It's up to you to do this right.
But what people won’t tell you is that marriage is REALLY all about fighting. Or, at least, knowing how to fight the right way.
Because fighting is a vital part of any marriage. It’s something that’s just going to happen. It’s unavoidable. There’s simply no way you can open up your life and your heart to one person for the rest of eternity and not occasionally want to kill each other.
When you love someone, you care enough about them to WANT to fight with them. You give enough of a damn about them that they can make you angrier than anyone else in your life, which is a dual-edged sword, to say the least.
However, that doesn’t mean that there aren’t any rules when it comes to fighting in a marriage. There are. You can’t go all scorched-earth on someone who’s pledged to love you forever. It’s careless. It’s not fair.
When I fight, I get loud. My volume gets turned to eleven, my face goes red, and I start making big, sudden hand gestures. I’m a blustery, big-mouth jerk when I get angry, but I also blow myself out quickly. I explode… and then everything is fine.
I don’t hold grudges. I don’t like prolonged bouts of anger. My pressure valve erupts and then I’m done.
My wife, on the other hand, couldn’t be more different in terms of how she fights.
She gets QUIET, scary quiet.
She broods. She turns cold. If I let off pressure in one big burst, she releases her anger at a slow, steady, deliberate pace, like a gas leak that can kill you in your sleep.
And, early on in our marriage, we fought more about our fighting styles than the topics we were actually arguing about.
She’d constantly reprimand me for my volume. She’d exaggeratedly flinch every time I gestured with my hands. I yelled at her for not talking our problems out. Or I’d resent how she’d make our fights stretch out over days upon days rather than just having it out in one big burst.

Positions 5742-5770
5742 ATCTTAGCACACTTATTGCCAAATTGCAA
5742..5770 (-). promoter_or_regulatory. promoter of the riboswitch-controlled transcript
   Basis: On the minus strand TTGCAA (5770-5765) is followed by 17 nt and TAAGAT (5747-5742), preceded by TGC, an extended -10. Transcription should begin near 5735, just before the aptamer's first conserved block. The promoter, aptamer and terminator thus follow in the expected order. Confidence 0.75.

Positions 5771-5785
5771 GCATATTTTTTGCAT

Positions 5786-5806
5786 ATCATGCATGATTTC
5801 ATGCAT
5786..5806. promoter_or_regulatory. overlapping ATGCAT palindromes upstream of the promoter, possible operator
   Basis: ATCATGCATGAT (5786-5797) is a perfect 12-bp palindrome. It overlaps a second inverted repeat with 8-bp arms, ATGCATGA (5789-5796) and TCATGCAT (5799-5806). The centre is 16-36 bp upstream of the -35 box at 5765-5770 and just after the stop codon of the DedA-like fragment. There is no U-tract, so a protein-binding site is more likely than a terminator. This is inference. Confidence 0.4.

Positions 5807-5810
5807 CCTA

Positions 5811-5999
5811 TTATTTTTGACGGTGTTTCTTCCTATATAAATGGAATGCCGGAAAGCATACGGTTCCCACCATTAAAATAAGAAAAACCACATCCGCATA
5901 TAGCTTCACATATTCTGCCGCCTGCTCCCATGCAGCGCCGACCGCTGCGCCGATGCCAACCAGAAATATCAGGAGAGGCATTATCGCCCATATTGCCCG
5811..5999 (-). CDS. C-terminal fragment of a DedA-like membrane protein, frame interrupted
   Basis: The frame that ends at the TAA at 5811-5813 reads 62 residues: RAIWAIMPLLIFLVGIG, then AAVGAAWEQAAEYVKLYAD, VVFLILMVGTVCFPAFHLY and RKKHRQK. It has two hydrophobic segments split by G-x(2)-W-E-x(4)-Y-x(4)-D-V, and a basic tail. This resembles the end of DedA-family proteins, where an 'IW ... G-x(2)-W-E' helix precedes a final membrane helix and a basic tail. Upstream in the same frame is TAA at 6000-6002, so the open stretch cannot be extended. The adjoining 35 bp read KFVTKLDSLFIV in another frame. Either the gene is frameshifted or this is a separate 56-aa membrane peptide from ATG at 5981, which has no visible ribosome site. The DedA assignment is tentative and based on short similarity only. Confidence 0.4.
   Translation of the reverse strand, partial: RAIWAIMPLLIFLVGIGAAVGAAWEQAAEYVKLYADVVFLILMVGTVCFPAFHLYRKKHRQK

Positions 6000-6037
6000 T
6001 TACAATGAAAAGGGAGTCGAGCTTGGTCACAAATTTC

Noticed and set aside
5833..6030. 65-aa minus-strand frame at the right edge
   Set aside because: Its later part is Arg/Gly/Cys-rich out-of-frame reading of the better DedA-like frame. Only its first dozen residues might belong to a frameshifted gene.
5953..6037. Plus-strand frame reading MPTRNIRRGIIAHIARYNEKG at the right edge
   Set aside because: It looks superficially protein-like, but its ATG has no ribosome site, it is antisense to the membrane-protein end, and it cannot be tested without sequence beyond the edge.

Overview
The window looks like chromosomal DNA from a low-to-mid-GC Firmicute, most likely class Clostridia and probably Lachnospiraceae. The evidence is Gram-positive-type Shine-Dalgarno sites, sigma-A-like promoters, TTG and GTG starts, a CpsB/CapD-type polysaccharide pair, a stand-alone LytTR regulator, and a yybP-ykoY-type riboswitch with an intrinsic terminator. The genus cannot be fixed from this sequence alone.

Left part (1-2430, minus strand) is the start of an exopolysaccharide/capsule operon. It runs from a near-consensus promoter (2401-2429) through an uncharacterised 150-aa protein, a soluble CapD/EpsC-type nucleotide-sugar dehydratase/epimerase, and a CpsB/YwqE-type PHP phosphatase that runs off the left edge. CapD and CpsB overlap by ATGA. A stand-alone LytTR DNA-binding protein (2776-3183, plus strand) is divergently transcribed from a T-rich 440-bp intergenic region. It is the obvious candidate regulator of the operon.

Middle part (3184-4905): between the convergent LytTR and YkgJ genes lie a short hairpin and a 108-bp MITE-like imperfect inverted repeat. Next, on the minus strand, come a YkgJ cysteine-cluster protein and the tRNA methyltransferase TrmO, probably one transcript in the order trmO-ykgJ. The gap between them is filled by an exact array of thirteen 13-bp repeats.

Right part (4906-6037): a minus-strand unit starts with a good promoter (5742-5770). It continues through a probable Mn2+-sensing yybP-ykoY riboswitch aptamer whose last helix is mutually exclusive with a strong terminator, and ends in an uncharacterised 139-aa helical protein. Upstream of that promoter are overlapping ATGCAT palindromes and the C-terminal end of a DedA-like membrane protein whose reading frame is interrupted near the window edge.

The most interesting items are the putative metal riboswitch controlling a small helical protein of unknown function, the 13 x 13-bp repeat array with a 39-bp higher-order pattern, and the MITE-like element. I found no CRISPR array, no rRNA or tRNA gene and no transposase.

Eventually, we realized how stupid we were being. We’d been together for a long time. We knew each other. I was going to yell and she was going to brood. Getting mad about that would be like getting mad at the sun for setting. It’s just what happens.
So, instead, we started to work on our own attitudes towards fighting.
I knew my volume was an issue for my wife, so, even though I can’t always control it, I made an effort to rein it in and she could tell. I stopped getting frustrated with her for clamming up when we argued. I knew that trying to force her to talk was pointless and that I should just walk away and give her some time.
We learned how to accommodate our differing fighting styles and, once we accepted how each other fought, we found ourselves fighting A LOT less. And the fighting that we do now gets resolved so much quicker than it used to.
Yes, when you’re married, you have to learn how to do the other person’s laundry and how to deal with their families and things like that, but I can’t stress how important it is to learn how to fight properly with your spouse.
It’s one of the most important things you can learn when you’re married. Because if you can’t learn how to live with your partner when you’re at your worst, how can you ever expect to spend the rest of your lives together?
Fights happen, so don’t try to avoid them. Just learn how to fight smarter.